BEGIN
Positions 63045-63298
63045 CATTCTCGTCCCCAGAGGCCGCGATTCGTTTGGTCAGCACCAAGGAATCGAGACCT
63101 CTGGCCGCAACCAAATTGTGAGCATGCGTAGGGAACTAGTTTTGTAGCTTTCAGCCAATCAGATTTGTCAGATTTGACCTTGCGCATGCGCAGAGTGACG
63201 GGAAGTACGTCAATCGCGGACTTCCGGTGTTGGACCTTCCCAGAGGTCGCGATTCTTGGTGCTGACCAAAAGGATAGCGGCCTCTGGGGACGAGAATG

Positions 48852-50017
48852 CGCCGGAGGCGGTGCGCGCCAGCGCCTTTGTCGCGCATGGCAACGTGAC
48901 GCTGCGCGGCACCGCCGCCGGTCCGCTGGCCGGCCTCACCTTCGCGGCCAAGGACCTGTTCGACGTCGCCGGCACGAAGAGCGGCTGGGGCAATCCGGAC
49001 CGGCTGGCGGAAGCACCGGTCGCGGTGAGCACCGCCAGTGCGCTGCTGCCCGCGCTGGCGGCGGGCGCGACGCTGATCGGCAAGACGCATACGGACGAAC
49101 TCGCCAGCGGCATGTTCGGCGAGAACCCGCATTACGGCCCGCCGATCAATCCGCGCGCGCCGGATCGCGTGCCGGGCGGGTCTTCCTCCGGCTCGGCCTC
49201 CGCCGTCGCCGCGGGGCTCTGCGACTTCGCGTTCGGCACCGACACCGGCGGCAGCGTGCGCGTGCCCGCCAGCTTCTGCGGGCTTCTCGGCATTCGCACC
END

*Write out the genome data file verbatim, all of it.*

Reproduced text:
Positions 63045-63298
63045 CATTCTCGTCCCCAGAGGCCGCGATTCGTTTGGTCAGCACCAAGGAATCGAGACCT
63101 CTGGCCGCAACCAAATTGTGAGCATGCGTAGGGAACTAGTTTTGTAGCTTTCAGCCAATCAGATTTGTCAGATTTGACCTTGCGCATGCGCAGAGTGACG
63201 GGAAGTACGTCAATCGCGGACTTCCGGTGTTGGACCTTCCCAGAGGTCGCGATTCTTGGTGCTGACCAAAAGGATAGCGGCCTCTGGGGACGAGAATG

Positions 48852-50017
48852 CGCCGGAGGCGGTGCGCGCCAGCGCCTTTGTCGCGCATGGCAACGTGAC
48901 GCTGCGCGGCACCGCCGCCGGTCCGCTGGCCGGCCTCACCTTCGCGGCCAAGGACCTGTTCGACGTCGCCGGCACGAAGAGCGGCTGGGGCAATCCGGAC
49001 CGGCTGGCGGAAGCACCGGTCGCGGTGAGCACCGCCAGTGCGCTGCTGCCCGCGCTGGCGGCGGGCGCGACGCTGATCGGCAAGACGCATACGGACGAAC
49101 TCGCCAGCGGCATGTTCGGCGAGAACCCGCATTACGGCCCGCCGATCAATCCGCGCGCGCCGGATCGCGTGCCGGGCGGGTCTTCCTCCGGCTCGGCCTC
49201 CGCCGTCGCCGCGGGGCTCTGCGACTTCGCGTTCGGCACCGACACCGGCGGCAGCGTGCGCGTGCCCGCCAGCTTCTGCGGGCTTCTCGGCATTCGCACC